Sadly not. Confessions of an English Opium Eater was a bit of struggle to get through. There was a lot of preamble and the actual opiumy bits felt rather overblown and silly. I suppose I did always quite like the way he talked of ‘eating’ opium, as opposed to taking it. It made me wonder if this were a literary pre-cursor of the current vogue for drug dealers to call drugs ‘food’. But I digress.

As neither of these are particularly satisfactory, perhaps we could go completely off-piste and say Queen. As in the band. Bohemian Rhapsody has some pretty wild, silly lyrics.

Scaramouch, Scaramouch, will you do the Fandango!

Twentieth-century opium eating?



Phew. This one’s easier. It must be Salman Rushdie, although I did spare a (brief) moment to consider an author of the same initials, Samuel Richardson. Incidentally, while I was engaged in the distraction-fuelled putting-off of this piece, I saw that on Twitter Salman Rushdie was staging a #literarysmackdown between Richardson and Sterne. Little did he know that, over at EmilyBooks, the former was already engaged in a literary smackdown against his nibs himself.

But Rushdie wins hands down. Clarissa was so exhaustingly long, and while the whole letter device was quite fun and addictive, she pretty swiftly got on my nerves.

Granted, several people find that Rushdie’s writing gets on their nerves pretty swiftly too. But I am firmly of the school of thought that finds his writing imaginative, inventive, invigorating and really quite incredible. I read The Satanic Verses first, when travelling around Spain with my Muslim best friend, after leaving school. Perhaps it was a bit insensitive of me. She was more than a bit cross about it. But, as I told her then, in no uncertain terms, it is a wonderful book.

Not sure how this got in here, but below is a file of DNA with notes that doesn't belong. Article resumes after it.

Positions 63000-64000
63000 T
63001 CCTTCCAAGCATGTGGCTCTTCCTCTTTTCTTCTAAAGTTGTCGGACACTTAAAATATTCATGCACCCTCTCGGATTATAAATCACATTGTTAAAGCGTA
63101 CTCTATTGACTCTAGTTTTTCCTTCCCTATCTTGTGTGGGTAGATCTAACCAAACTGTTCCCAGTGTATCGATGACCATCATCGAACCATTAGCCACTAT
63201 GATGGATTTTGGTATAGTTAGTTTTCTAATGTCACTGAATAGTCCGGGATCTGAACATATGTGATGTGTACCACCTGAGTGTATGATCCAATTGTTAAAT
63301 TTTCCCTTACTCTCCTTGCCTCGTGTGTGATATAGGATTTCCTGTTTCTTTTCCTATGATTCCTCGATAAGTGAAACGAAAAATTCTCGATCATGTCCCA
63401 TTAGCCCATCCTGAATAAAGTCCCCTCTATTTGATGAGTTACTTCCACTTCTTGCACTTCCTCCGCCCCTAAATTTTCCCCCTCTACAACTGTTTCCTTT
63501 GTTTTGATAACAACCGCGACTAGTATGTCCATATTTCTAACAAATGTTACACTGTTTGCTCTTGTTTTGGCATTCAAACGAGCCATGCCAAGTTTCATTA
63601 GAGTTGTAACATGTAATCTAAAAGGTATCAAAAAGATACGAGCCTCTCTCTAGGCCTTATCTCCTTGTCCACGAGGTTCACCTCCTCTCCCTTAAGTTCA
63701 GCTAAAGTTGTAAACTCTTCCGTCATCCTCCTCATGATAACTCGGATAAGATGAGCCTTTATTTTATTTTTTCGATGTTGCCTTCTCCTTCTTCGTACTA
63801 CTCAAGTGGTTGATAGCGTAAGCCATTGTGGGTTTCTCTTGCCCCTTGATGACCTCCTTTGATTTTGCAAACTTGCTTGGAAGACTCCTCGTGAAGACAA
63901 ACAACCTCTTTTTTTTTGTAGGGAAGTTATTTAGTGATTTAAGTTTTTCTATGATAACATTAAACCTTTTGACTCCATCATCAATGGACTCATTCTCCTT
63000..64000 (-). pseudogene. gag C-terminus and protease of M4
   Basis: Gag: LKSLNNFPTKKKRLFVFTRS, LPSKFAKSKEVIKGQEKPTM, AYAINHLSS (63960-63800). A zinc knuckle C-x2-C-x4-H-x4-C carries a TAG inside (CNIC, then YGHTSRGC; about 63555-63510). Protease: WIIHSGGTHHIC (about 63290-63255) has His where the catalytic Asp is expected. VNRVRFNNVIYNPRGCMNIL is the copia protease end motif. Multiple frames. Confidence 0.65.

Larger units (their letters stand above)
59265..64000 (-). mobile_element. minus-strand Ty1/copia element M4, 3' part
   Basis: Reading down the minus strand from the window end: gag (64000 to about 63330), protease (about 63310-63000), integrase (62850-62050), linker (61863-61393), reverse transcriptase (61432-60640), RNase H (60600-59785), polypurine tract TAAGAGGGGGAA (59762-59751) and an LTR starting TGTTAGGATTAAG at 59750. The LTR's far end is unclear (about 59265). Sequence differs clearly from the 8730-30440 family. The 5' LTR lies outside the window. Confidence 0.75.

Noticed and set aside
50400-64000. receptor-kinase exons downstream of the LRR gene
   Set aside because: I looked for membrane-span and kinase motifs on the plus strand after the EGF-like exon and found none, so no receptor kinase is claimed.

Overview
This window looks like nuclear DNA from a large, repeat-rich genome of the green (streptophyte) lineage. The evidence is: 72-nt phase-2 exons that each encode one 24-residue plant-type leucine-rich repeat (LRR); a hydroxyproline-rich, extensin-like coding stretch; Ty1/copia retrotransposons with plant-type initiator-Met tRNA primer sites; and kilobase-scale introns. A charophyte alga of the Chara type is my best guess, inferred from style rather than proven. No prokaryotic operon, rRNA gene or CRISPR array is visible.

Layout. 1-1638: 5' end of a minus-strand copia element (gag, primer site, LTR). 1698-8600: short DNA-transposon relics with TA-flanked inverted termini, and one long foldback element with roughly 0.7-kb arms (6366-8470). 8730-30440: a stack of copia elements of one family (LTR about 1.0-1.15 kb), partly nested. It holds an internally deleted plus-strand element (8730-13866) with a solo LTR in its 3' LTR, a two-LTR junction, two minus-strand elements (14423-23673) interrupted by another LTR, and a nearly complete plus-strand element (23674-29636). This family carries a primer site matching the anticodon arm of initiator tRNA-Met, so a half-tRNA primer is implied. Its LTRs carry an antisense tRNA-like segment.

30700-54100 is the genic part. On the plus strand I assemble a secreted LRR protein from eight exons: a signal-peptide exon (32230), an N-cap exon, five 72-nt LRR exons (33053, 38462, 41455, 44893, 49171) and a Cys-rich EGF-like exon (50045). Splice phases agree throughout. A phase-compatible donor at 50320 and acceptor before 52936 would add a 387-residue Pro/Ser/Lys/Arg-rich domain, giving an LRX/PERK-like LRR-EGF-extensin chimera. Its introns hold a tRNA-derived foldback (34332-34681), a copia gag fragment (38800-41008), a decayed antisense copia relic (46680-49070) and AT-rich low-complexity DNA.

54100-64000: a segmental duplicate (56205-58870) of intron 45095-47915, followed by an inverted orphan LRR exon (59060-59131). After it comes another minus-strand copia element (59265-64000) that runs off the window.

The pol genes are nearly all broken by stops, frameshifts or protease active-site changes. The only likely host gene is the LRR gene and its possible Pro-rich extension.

Then I went on to study Salman Rushdie at university, as part of the post-colonialism course. At Oxford, where life feels rather determinedly old-fashioned, studying books that aren’t classics and can be bought somewhere other than Blackwells, felt like sticking a finger up at the establishment. Bring on the revolution, I told myself, while others were quietly getting on with Chaucer and the Romantics.

So perhaps it is in part thanks to the intoxication of naïve student days, but I have since reread Midnight’s Children and loved it just as much. And apparently Rushdie’s children’s books are pretty brilliant too. Luka and the Fire of Life is one I’d like to read when I’m next feeling a bit poorly.

Gosh I hope that S, T and U are easier!

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2 Responses to “A Literary A-Z”

  1. pietro Says:

    if you read proust, you’d immediately find a connection between him and de quincey, since the english opium-eater talks about how the drug can make time and space lose their boundaries and reality trespass the world of dreams. to me this is the roughest seed of the “recherche”, and probably proust got to know de quincey through baudelaire, who did a summarized version of the “confessions” in his “paradis artificiels” (although the passage in which de quincey has his deepest intuition was curiously not translated by baudelaire, so i suppose proust read the “confessions” directly in english)

  2. emilybooks Says:

    Pietro – thanks, that’s fascinating! I MUST read Proust. Perhaps that will be a New Year’s Resolution.